“Tomorrow Marin Alsop will shatter the glass baton. As she steps onto the podium for her inaugural concert as Music Director and Principal Conductor of the Baltimore Symphony Orchestra (BSO), Ms. Alsop becomes the first woman to assume the leadership of a major American symphony. The baton she will grasp will be a simple wooden one, worn and slightly crooked, handcrafted by her father,” writes
Elaine F. Weiss in the Christian Science Monitor.

Weiss goes on to describe how Alsop, 50, is not only breaking gender barriers, but is out to “rethink and rejuvenate the symphony orchestra in the 21st century.”

Her other plans are more radical. She aspires to make symphony halls welcoming places, not austere temples of culture where only the cognoscenti dare enter. “It’s all about creating a sense of community,” she says. “To give a feeling of connection and relevance.”

And she wants to use new technologies to carry the music beyond the hall and into people’s ear buds: Her inaugural concert on Thursday will be broadcast live on XM satellite radio, and an audio pod cast of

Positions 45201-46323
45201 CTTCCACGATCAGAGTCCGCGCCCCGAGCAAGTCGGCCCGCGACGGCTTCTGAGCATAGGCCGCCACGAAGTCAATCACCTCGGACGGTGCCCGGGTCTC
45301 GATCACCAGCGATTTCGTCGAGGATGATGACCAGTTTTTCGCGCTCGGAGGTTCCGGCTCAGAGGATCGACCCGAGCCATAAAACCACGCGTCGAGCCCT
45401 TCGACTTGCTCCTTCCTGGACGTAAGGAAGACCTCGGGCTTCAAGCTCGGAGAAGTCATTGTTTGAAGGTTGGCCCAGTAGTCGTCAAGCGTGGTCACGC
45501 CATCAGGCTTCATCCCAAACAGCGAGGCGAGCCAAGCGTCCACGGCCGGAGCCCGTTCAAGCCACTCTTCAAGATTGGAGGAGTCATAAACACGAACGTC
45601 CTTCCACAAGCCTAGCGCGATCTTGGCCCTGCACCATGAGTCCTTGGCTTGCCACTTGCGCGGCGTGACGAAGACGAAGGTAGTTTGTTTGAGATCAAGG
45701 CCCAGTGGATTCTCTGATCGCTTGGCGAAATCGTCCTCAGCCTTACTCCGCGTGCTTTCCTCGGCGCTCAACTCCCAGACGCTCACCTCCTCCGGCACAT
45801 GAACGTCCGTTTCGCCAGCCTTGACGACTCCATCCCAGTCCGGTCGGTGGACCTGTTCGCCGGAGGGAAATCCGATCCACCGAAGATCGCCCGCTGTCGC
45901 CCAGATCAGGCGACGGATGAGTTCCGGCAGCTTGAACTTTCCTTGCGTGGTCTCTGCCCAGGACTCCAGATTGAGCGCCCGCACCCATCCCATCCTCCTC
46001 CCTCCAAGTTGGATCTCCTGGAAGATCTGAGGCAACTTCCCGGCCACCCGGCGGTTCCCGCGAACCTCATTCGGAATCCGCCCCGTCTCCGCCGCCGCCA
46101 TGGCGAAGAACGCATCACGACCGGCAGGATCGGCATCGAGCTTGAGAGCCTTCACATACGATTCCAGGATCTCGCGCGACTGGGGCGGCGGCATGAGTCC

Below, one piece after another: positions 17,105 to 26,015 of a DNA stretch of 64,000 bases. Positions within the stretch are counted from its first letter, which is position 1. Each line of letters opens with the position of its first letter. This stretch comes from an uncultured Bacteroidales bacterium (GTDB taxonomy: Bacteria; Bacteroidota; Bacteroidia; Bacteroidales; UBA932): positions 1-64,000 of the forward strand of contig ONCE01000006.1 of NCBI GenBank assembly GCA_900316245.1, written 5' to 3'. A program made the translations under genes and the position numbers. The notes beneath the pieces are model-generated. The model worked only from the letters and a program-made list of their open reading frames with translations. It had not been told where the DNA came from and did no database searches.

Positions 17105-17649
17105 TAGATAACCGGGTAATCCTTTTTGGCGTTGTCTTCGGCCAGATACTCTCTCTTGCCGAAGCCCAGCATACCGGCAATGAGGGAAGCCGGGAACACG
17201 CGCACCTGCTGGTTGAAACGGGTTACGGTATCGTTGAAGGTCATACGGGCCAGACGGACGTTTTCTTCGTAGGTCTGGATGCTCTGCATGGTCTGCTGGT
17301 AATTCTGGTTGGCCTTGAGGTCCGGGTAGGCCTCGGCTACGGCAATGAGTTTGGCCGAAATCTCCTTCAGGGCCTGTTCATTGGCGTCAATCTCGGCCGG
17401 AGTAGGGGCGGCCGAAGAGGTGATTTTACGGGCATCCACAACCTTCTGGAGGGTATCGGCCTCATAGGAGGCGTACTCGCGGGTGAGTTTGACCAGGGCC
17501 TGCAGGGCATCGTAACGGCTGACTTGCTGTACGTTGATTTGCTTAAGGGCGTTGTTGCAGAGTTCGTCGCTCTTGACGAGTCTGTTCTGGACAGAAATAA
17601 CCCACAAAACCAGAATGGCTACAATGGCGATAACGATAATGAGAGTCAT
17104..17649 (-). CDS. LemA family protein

Alsop in rehearsal with the orchestra will be available on iTunes. She is also making video webcast commentaries to supplement the program notes for her concerts.

And on top of all that, Baltimore loves her. Who wouldn’t? On the first day of ticket sales, she served doughnuts to people waiting in line.

Alsop is brilliant, a 2005 MacArthur Foundation award winner, and yet completely accessible. NPR’s Scott Simon, who discusses symphonies and composers with Alsop during the “Weekend Edition” Saturday show, tells the Monitor:

“Musicians, like actors and writers, can be maddeningly inarticulate about what they do – because they do it, not talk about it. Marin is that rare exception. She has such a lucid, human understanding of music that she can explain something the way that others might tell you about certain items on the wall of their living room.”

It’s a terrific story; read the full piece here. There’s also an audio interview in which CSM editor Scott Armstrong and reporter Elaine Weiss discuss the significance of Alsop’s ascent.

And at NPR, you can read or listen to Alsop’s commentaries.


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  • Elizabeth Hemmerdinger September 26, 2007 at 10:41 pm

    Music to my ears! EGH